What to eat in Catania
17) Catania on a plate: there are many must taste signature dishes in Catania including pasta alla norma invented in honour of the success of Vincenzo Bellini’s famous opera of the same name made with a basic tomato sauce topped with fried eggplant and covered in shaved ricotta. Then there is the caponata a side dish which also features fried up aubergines, onions, sweet peppers, zucchini, carrots, capers and celery.
Catania being a port city has the most fantastic seafood including pasta made with Nero di seppia (squid ink), Pesce Spada (swordfish) and sarde beccafico (sardine wraps).
And of course, Sicilian’s always have a sweet tooth so be sure to grab a cannolo (in the winter) or a granita ice drink with sweet brioche bread or a traditional Sicilian Cassata and delicately crafted sculptures with the local Frutta Martorana marzipan.
18) Agata’s sweets: Many of Sicily’s most famous desserts were created behind convent walls, and so for any religious festa there is usually an associated treat or sweet. Besides the usual calia e simenza (or selection of snacks of nuts served as street food by elaborate stands on the side of the streets which include dried chickpeas, pumpkin seeds, peanuts, pistachio and more) there are also individual desserts explicitly dedicated to Sant Agata.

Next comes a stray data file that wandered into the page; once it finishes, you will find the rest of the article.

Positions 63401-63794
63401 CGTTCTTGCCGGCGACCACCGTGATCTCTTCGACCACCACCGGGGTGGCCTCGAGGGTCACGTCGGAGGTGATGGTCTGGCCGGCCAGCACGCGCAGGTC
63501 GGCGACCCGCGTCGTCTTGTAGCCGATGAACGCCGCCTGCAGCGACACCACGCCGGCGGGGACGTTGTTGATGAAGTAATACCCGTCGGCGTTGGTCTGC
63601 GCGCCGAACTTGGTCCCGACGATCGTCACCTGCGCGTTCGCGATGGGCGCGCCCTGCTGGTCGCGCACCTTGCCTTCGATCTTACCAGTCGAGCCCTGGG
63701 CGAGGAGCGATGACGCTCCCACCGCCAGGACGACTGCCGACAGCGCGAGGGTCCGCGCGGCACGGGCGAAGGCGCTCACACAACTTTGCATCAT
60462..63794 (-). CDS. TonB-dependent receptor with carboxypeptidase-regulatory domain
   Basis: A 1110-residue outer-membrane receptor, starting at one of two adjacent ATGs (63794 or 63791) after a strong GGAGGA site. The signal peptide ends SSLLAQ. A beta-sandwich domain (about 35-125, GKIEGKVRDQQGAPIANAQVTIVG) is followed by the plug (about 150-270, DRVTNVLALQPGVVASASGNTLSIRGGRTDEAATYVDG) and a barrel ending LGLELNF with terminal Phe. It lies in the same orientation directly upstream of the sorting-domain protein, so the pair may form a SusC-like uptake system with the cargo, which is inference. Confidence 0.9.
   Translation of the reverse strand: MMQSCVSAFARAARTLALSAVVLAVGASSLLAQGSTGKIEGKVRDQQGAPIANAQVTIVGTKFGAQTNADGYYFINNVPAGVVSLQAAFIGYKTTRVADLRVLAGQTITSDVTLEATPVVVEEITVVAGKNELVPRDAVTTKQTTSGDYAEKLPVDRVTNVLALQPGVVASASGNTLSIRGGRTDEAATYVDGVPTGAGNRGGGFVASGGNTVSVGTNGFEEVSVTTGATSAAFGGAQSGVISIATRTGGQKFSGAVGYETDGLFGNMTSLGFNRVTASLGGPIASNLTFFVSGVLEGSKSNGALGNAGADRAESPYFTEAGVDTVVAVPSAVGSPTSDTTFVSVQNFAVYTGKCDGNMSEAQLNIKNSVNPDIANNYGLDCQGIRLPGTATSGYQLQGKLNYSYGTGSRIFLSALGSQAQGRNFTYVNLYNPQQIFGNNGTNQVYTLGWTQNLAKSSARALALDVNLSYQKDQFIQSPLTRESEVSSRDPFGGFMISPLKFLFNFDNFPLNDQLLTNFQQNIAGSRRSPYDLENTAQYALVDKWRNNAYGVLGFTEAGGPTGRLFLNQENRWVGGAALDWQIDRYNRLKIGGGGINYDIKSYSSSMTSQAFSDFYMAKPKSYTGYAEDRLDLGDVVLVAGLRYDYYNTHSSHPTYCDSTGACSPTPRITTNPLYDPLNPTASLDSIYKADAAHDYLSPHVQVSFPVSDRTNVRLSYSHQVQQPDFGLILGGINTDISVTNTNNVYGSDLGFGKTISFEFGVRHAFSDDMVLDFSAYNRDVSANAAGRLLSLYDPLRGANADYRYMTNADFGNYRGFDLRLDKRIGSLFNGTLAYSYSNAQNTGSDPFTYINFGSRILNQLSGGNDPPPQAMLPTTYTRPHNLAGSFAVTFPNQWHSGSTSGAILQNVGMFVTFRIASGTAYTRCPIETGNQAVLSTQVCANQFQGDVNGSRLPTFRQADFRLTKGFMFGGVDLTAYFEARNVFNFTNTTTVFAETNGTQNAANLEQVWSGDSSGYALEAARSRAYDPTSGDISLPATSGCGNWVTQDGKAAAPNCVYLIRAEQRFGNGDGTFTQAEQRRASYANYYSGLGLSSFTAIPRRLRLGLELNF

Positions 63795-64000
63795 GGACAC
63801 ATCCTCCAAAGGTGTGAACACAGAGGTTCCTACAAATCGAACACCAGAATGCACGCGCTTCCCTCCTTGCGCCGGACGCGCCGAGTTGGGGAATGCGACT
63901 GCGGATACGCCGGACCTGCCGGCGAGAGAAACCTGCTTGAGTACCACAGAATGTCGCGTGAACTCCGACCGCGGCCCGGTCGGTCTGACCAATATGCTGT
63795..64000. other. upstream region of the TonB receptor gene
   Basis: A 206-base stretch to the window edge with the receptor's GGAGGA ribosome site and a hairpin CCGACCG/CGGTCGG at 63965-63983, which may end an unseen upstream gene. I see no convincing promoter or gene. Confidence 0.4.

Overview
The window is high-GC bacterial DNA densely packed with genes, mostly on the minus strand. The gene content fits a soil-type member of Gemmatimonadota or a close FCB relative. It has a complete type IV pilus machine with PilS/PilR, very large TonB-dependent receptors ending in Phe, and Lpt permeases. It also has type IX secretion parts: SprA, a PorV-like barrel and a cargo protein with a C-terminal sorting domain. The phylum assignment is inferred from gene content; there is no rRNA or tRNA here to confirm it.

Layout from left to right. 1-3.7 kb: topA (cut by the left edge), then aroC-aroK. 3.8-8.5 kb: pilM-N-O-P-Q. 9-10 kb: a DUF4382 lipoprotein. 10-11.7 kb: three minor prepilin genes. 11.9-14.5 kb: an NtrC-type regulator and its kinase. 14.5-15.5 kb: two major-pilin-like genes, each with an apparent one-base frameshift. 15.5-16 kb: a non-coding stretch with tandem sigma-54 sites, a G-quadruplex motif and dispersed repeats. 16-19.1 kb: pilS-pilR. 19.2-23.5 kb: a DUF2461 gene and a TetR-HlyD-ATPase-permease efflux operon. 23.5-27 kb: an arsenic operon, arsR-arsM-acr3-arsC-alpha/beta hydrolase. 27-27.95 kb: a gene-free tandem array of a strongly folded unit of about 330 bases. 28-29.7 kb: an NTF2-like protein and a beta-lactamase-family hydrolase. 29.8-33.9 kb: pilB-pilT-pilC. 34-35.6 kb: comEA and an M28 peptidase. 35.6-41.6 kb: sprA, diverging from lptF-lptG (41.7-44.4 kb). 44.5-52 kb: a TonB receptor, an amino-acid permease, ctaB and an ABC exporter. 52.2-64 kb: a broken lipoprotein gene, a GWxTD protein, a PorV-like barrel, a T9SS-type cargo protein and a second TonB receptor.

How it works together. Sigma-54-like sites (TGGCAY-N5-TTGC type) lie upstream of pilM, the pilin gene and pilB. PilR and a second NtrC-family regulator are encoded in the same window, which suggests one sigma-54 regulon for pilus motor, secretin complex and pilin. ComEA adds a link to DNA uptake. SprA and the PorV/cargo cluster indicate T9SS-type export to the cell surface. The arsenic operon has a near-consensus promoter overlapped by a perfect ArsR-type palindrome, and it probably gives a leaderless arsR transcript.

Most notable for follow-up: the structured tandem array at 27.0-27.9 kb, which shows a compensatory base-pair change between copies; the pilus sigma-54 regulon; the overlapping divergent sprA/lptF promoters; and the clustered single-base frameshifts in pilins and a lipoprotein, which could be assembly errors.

The minne di Sant’Agata (Sant'agata breasts) or Cassatella di sant’Agata are made with a simple shell of pastry filled with fresh goat milk ricotta, sweetened with sugar, candied fruit and dark chocolate. After they are cooked, the Cassatelle are covered in white icing and decorated with a candied cherry which gives them the appearance of tiny white breasts a symbol of the saints gruesome form of torture.
Then there are the Olivette di Sant'Agata, little olive shaped sweets made out of marzipan and coloured green to resemble an olive.
19) Street food tours: Sicily’s street food is, and Catania is not any different, everything from Arancini rice balls, to horse meat burgers, to take away pasta, pizza and fried up seafood is fantastic. Streaty offers some beautiful seasonal and private street tour options around the markets of Catania.
What to do in the surroundings of Catania
20) Wineries: The volcanic soils of Etna have created some of the best wines in the world. Just outside of Catania in the fertile valley below Etna there are dozens of wineries, agricultural tourism or farm stay experiences, bed and breakfasts to visit and taste local fare.
The Etna Wine Route is an area that extends from the north, to Randazzo, up to Piedimonte Etneo on the north-eastern side and continues south to Viagrande. The whole area is full of cosy wine cellars where you can taste good Etna PDO wine, accompanied by typical local products.
Etna Wine school offers wine tasting workshops and tours with local producers for novices and experts alike.